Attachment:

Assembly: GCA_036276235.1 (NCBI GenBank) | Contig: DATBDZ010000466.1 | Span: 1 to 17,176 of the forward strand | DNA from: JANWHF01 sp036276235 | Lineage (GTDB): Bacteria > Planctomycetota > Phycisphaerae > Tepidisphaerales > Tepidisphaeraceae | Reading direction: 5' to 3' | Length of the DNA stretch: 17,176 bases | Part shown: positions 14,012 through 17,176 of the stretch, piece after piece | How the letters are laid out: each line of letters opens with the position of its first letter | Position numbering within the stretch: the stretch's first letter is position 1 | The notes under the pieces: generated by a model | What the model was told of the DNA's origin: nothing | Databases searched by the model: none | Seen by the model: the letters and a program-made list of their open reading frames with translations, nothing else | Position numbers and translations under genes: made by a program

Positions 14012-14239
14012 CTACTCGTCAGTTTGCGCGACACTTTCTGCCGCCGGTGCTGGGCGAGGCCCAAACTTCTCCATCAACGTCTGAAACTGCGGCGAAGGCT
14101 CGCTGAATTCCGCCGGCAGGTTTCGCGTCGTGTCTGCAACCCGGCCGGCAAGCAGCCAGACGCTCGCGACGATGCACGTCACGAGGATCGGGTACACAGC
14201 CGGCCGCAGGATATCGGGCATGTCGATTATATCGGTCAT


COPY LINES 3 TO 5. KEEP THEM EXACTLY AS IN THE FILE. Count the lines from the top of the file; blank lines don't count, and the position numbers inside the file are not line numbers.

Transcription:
14012 CTACTCGTCAGTTTGCGCGACACTTTCTGCCGCCGGTGCTGGGCGAGGCCCAAACTTCTCCATCAACGTCTGAAACTGCGGCGAAGGCT
14101 CGCTGAATTCCGCCGGCAGGTTTCGCGTCGTGTCTGCAACCCGGCCGGCAAGCAGCCAGACGCTCGCGACGATGCACGTCACGAGGATCGGGTACACAGC
14201 CGGCCGCAGGATATCGGGCATGTCGATTATATCGGTCAT